“Metronaut Expo” – an exhibition offering a fascinating insight into the historic Moscow Metro – is set to open in the German capital on Monday.
The display features photographs by versatile German artist Bernhard Ludewig whose images possess the magical “Alice-in-the-Wonderland” quality of a magnifying glass.
The pictures feature some of Moscow’s most beautiful and oldest stations, such as Mayakovskaya, Komsomolskaya, Kievskaya and Taganskaya.
There is much more to Ludewig’s underground images than meets the eye – each photo has a story to tell.
One of the most remarkable images is of one of Moscow’s best-loved stations, Mayakovskaya. Rich in lavish décor and history, it could be easily mistaken for an art museum, rather than your average means of public transport.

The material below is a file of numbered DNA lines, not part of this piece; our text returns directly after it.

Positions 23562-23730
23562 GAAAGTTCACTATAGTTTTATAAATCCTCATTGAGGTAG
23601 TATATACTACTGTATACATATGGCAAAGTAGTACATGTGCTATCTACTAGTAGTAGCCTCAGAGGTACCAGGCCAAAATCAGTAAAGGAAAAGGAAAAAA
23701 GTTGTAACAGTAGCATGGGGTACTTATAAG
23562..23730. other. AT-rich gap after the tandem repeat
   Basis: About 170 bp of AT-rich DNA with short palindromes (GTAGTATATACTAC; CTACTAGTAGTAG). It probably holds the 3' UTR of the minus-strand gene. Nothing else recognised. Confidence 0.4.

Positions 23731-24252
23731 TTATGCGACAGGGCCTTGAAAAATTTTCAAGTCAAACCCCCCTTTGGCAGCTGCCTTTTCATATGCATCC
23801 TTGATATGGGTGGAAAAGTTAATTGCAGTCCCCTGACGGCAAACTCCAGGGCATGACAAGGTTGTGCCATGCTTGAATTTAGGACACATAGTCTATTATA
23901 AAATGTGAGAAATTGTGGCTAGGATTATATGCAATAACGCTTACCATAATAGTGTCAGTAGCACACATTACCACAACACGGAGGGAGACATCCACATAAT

The landmark station is eye-catching from tip to toe, with the floor decorated with white marble, grey and pink granite; grandiose oval candelabra as well as impressive mosaics made using cobalt glass and designed by one of the greatest and most famous realist artists in the USSR, Aleksandr Deineka.
Mayakovskaya was opened in 1938, not long before WW2 broke out, and was turned into an air-raid shelter during the war. The central hall of the station, once one of the deepest and largest, was also used as a venue for meetings to discuss military strategy, one of which was attended by Joseph Stalin.
Bernhard Ludewig’s photographs capture the modern aura of this and other stations, with their vibrant energy and rush hour palpitations laid bare in a whirlpool of human emotions.